It’s also a good idea to consider building your planter on gravel that will help water dissipate. to do this simply spread medium sized gravel over the are you are building.
We used a shed and fence paint from Cuprinol to protect the wood. It’s available in a number of different colours and should last about 5 years. It’s also very well priced in my opinion. Two coats of this should be enough to last.
Here I used F-clamps to pull the pieces together and hold them securely when screwing. A pilot hole and counter sunk piece was used before inserting any screws. This will help prevent splitting the wood.
Continue to build upwards until you have three layers of 145mm timber. Now it’s time to think about where you want your seating. This part is completely up to you. We went for 110cm wide seat and 44cm deep.
The seating platform can be supported with a simple frame made out of the 47x50mm timber. You’ll need to cut 45mm off each of the first side pieces so that they line up with the rest of the timber. This can be done using a circular saw.
Here is an image from the front of the completed planter so that you can see the seat configuration in a little more detail. You may want to lean the back support a little to make this more comfortable.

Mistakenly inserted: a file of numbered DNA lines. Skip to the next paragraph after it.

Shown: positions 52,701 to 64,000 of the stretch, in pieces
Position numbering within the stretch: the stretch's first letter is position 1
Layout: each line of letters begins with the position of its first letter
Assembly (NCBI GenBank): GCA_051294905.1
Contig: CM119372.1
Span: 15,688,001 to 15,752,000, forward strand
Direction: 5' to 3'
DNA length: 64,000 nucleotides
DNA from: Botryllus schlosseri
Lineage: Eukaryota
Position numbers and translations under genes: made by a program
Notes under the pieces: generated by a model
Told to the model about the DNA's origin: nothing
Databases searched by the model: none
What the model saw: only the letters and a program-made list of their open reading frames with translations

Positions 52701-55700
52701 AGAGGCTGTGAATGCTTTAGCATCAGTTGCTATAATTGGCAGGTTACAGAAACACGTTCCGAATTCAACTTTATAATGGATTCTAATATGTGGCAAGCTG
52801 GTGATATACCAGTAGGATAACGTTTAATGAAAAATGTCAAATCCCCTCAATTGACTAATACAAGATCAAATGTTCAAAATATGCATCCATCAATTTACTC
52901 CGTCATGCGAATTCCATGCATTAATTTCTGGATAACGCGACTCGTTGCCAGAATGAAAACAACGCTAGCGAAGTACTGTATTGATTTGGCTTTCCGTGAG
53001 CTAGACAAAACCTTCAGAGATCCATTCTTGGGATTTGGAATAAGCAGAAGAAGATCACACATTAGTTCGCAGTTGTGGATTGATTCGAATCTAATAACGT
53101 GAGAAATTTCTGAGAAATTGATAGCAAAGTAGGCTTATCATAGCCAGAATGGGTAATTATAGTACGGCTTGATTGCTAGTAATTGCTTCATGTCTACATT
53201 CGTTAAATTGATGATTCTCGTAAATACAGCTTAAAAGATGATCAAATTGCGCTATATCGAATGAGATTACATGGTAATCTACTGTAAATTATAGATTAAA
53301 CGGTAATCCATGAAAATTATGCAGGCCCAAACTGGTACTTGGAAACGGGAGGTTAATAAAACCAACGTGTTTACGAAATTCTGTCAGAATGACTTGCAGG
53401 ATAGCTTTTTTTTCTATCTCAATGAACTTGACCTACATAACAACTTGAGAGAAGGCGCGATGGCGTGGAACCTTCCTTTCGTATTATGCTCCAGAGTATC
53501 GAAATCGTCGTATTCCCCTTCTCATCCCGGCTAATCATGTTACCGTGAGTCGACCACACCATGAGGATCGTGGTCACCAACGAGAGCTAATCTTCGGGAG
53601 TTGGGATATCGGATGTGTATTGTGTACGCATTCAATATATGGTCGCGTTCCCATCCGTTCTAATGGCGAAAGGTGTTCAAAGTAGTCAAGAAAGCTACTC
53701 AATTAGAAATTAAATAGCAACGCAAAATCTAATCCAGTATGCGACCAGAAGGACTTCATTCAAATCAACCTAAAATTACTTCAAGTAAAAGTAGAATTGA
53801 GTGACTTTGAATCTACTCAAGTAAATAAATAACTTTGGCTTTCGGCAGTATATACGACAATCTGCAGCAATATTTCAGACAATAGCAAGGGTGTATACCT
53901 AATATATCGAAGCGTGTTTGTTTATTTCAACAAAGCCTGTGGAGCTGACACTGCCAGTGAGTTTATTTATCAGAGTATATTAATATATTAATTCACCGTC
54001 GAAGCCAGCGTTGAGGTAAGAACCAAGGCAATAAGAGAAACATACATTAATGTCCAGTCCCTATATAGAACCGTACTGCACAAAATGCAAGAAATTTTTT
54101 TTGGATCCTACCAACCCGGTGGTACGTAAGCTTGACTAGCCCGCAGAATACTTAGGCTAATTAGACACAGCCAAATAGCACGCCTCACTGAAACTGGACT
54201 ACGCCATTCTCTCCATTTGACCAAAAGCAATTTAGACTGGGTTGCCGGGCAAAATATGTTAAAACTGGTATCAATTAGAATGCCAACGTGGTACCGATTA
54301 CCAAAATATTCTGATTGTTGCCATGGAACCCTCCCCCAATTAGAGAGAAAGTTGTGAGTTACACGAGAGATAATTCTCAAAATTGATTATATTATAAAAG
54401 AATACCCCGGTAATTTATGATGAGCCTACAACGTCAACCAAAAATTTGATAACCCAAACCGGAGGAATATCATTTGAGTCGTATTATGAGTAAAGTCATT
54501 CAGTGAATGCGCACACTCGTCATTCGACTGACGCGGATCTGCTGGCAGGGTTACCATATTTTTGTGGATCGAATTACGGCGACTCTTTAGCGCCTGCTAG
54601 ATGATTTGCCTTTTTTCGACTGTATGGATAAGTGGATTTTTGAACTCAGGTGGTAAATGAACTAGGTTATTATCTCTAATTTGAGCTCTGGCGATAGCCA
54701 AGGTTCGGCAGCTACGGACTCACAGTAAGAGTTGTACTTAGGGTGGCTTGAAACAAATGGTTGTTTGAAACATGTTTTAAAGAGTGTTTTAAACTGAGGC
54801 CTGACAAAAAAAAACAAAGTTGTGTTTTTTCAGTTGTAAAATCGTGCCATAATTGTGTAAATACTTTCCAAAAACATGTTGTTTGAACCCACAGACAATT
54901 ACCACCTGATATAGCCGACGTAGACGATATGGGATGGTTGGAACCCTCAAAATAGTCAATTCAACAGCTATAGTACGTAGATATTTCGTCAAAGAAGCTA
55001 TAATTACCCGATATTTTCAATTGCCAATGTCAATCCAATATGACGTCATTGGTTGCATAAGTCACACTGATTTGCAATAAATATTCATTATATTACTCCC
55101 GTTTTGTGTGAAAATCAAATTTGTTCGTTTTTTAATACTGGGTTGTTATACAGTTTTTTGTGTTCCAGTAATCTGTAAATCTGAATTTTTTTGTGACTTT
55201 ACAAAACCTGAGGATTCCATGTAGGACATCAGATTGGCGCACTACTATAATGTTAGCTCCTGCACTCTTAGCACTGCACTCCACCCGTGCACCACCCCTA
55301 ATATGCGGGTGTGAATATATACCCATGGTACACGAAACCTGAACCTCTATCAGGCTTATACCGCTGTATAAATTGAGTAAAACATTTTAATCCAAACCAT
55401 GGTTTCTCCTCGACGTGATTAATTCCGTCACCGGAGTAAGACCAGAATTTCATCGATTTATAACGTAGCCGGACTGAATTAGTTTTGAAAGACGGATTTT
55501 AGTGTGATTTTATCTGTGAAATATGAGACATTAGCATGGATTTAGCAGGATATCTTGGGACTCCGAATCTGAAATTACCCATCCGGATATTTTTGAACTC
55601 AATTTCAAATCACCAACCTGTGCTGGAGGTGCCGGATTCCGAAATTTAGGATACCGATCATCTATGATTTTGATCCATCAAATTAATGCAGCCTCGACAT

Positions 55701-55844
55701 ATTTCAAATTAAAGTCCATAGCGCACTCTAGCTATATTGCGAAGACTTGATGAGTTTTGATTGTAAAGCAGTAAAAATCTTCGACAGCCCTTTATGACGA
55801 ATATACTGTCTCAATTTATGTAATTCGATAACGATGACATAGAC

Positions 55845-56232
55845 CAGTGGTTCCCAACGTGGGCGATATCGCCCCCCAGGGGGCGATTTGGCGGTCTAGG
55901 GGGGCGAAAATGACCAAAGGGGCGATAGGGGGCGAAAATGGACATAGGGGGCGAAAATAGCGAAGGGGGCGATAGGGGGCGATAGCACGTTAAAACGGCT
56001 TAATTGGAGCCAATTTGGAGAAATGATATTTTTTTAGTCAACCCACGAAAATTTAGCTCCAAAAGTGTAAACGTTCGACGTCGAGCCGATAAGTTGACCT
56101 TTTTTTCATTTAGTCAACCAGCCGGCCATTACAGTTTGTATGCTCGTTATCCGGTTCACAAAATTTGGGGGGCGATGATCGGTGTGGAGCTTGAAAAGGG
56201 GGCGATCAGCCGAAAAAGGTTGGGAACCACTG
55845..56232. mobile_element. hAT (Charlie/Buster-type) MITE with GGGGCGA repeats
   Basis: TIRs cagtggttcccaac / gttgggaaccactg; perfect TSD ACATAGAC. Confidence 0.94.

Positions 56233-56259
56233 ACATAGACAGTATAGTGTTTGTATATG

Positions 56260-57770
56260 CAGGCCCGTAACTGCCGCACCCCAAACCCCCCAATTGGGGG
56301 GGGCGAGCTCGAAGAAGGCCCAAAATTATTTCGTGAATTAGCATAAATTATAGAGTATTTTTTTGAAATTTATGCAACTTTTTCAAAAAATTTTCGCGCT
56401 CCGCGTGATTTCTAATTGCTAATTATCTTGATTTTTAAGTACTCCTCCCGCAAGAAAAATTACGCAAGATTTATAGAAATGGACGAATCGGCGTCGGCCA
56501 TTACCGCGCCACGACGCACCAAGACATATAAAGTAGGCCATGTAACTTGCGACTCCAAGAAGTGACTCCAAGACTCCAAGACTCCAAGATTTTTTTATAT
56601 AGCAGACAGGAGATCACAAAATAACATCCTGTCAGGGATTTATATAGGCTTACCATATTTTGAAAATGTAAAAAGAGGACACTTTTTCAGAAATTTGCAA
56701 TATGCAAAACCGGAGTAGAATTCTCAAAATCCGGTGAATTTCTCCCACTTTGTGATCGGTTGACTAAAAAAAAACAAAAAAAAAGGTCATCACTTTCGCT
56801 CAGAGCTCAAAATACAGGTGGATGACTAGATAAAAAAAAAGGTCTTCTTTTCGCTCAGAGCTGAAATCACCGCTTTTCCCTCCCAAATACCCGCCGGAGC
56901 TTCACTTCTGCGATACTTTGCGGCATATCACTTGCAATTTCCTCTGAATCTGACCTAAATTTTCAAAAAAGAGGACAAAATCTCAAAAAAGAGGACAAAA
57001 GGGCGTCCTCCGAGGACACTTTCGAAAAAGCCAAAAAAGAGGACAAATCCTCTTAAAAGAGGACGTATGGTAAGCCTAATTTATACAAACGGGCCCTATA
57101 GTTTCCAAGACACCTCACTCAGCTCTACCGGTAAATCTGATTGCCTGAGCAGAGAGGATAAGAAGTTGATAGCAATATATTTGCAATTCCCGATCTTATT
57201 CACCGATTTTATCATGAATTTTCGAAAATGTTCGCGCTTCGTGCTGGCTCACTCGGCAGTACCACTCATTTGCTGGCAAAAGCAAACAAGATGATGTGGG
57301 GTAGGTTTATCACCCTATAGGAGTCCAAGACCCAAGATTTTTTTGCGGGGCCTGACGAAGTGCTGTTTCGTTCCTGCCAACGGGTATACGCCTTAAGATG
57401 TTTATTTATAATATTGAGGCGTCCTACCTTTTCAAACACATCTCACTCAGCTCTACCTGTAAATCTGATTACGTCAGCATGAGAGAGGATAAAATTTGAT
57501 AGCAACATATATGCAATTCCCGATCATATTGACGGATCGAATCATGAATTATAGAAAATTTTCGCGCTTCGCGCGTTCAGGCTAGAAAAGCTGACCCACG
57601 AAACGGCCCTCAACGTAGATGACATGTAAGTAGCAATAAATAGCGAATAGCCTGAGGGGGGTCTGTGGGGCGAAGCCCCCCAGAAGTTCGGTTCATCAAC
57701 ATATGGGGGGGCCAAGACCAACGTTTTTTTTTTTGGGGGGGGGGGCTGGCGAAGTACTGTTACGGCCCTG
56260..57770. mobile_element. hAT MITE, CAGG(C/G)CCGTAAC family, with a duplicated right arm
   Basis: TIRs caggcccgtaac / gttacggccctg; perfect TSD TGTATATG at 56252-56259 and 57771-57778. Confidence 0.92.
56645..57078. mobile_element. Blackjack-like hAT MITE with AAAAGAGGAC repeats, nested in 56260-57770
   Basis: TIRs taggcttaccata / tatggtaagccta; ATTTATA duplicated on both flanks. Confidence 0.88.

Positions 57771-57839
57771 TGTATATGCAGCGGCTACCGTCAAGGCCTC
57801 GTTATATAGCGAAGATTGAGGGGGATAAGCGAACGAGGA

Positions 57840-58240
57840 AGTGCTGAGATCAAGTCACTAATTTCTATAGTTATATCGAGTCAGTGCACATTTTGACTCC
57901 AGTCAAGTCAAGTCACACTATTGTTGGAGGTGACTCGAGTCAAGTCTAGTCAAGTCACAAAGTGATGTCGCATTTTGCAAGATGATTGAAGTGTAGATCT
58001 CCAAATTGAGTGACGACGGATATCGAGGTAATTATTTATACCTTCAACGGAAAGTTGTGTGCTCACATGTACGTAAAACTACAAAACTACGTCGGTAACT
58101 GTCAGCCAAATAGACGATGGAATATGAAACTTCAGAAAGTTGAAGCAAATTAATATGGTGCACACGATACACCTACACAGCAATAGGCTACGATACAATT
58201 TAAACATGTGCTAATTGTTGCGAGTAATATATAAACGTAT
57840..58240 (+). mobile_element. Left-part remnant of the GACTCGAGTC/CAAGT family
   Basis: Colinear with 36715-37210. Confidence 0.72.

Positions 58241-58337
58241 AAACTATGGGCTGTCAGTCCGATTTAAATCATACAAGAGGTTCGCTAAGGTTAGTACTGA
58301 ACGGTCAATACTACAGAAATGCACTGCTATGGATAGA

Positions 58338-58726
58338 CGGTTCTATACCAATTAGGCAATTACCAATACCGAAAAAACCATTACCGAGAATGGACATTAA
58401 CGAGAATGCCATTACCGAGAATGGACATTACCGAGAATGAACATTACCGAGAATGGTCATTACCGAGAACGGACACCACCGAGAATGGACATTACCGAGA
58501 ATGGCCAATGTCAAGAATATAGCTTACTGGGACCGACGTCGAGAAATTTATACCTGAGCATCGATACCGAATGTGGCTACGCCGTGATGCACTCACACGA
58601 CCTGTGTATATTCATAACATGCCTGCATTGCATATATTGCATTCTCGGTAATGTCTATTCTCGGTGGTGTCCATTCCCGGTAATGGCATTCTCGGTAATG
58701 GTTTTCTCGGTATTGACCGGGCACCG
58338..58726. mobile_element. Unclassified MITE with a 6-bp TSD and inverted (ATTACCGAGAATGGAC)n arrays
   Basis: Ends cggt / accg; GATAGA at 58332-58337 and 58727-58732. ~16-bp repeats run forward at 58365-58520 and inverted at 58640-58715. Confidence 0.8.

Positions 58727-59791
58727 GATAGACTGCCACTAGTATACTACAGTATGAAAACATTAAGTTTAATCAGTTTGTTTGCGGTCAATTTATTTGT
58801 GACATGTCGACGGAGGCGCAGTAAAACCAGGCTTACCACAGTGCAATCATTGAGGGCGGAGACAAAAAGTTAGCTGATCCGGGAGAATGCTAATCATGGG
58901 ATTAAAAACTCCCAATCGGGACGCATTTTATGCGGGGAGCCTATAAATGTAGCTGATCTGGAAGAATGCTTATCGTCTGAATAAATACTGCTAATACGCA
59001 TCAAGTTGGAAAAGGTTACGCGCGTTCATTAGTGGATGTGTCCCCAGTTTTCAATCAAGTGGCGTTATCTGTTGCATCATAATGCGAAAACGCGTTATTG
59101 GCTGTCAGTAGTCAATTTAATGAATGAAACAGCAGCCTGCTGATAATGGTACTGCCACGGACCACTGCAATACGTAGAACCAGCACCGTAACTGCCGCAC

The next step is to complete the side walls all the way round.
Now it’s time to line the inner walls with a moister barrier. This will prevent the wood from rotting too quickly.
Using a staple gun I fixed the moister barrier to the sides and along the bottom of the planter. I made sure there were drainage holes in the middle so that excess water could escape into the soil below.
The next job was to fit the top rail to the planter. This would give the impression of a thicker wood.
For this I have used 95x45mm timber with the corners cut at 45 degree angles. You can see in the picture above I have used blocks of wood so that the top rail can be securely fixed to the planter without any visible screw heads.
Here is the completed planter build before we’ve added any colour of plants.
As you can see it’s quite deep and will require a lot of soil to fill it. This was intentional for us as we filled it will all the soil we dug out for our ‘in ground trampoline‘.
For many of you it will be a good idea to build a platform all the way across the planter at a similar height to the seat. This will save you trying to fill the whole thing with soil which could get expensive. Just remember to install a moisture barrier and allow for drainage in the centre.